Appalachian School of Law Shootings

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Thu, 17 Jan 2002


Foreign Staff
The Scotsman

A STUDENT killed three people and wounded three others in a shooting rampage yesterday at a law school in south-western Virginia.

Among the dead was Anthony Sutin, the dean of the school in the small town of Grundy, and another professor. Both were found “executed” in their offices, staff said. A student was also shot dead before others wrestled the gunman to the ground. Peter Odighizuma, 43, who had been suspended from the Appalachian School of Law earlier in the day, was being held in jail in Grundy in connection with the shooting, according to Virginia police.

He was described as a Nigerian student who failed his courses at the school last year, but was allowed to return.

Lieutenant Jason Miles of the state police said: “He was suspended from school effective today for some unknown reason and came back.”

Jack Briggs, a doctor who has a private practice half a mile from the college, said: “When I got there, there were bodies laying everywhere.” Dr Briggs said he had treated the suspect in the past year. “I think they were getting ready to tell him that he had not made the grade this year,” he added.

After Mr Sutin - the dean and a former official of the US justice department, who worked for the former president Bill Clinton’s 1992 campaign - was shot dead, the gunman went downstairs into a common area and opened fire on a crowd of students, killing one and wounding three others. He was tackled by four male students as he left the building.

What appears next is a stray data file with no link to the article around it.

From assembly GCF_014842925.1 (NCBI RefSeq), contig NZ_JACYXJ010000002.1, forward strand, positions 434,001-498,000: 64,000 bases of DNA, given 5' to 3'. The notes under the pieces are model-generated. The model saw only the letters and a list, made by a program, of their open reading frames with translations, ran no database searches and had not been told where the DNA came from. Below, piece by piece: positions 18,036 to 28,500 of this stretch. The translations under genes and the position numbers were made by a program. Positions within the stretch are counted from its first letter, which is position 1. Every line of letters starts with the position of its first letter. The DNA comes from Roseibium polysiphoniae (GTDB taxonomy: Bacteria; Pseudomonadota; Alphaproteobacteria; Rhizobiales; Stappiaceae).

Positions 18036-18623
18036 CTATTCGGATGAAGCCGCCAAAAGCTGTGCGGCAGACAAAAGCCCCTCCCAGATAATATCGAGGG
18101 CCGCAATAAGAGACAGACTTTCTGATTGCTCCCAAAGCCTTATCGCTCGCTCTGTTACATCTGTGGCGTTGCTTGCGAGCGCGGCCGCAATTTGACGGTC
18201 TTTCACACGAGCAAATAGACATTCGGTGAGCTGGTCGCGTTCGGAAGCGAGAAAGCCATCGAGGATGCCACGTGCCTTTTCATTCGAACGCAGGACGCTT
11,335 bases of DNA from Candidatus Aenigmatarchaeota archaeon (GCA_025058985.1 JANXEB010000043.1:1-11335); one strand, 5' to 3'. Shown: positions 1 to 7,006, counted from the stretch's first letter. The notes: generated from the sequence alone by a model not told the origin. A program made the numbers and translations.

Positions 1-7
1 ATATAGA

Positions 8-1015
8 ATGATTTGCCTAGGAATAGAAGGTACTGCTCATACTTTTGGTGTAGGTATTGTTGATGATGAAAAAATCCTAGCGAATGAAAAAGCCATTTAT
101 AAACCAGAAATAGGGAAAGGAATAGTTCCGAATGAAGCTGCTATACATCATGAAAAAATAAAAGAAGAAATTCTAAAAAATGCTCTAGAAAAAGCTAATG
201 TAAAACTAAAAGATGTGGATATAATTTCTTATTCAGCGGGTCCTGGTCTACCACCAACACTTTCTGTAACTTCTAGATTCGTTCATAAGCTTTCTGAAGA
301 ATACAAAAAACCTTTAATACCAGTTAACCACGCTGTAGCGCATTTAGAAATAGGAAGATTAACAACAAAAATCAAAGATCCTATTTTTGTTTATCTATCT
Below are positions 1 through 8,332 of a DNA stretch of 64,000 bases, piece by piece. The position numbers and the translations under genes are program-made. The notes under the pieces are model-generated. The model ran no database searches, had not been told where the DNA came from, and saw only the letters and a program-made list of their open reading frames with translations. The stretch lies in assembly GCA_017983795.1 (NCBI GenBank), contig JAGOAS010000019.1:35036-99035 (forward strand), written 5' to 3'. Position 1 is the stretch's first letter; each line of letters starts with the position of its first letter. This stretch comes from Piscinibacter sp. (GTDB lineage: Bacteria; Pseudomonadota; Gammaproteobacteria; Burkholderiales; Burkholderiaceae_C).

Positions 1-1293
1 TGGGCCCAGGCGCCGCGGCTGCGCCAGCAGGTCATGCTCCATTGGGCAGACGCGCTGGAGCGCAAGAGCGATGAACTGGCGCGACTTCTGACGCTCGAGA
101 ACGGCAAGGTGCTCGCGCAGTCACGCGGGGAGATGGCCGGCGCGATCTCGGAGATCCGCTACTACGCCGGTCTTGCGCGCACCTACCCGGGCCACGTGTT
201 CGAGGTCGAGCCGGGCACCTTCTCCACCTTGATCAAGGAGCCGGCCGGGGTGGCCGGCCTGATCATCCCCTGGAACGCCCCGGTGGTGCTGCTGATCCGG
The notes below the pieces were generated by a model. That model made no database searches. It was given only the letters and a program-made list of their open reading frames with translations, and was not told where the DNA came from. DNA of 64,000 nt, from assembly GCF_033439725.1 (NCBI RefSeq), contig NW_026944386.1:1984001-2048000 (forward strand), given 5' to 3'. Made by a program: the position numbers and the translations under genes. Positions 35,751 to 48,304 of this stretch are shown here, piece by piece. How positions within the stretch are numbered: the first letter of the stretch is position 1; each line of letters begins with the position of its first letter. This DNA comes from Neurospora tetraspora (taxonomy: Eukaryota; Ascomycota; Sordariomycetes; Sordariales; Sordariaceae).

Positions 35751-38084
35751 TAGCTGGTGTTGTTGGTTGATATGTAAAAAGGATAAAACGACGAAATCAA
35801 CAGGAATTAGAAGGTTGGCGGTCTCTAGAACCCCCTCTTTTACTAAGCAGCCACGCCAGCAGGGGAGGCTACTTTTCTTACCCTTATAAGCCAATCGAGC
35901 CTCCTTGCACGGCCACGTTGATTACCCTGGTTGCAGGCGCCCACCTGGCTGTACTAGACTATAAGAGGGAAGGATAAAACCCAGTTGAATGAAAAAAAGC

“They just wanted the guy,” Dr Briggs said. “They weren’t worried about their own personal safety.”

The weapon used appeared to be a single .38 semi-automatic handgun.

The three wounded students, airlifted from the scene, were described as being in a critical condition.

The shooting marked a tragic setback for recent attempts by authorities to improve the region’s image of lawlessness.

The law school in the Appalachian foothills, which has an enrolment of about 170 students, opened in 1997 with the hope of easing a historic shortage of lawyers in the coalfields of south-west Virginia. It has about 15 faculty members, including alumni of law schools at the prestigious University of California at Berkeley and Columbia, Harvard and Howard universities.

Police in New York’s schools kept a wary vigil yesterday a day after two students were wounded in the first shooting inside a city school since 1994. One teenager remained in serious condition after two boys were shot from behind in a hallway in the Martin Luther King Jr High School in Manhattan. No suspect has been named.

American colleges and universities have stayed largely free of the wave of shootings that have swept US schools. Six years ago, an engineering student shot dead three professors who were about to review his thesis at a university in San Diego, California.

The killer was sentenced to three consecutive life terms in prison.

In the past two years, about 10,000 convicted criminals and others barred from buying guns have acquired weapons after faulty background checks.

Critics have long complained that American gun laws allow free and easy access to weapons for people from all walks of life, including children.

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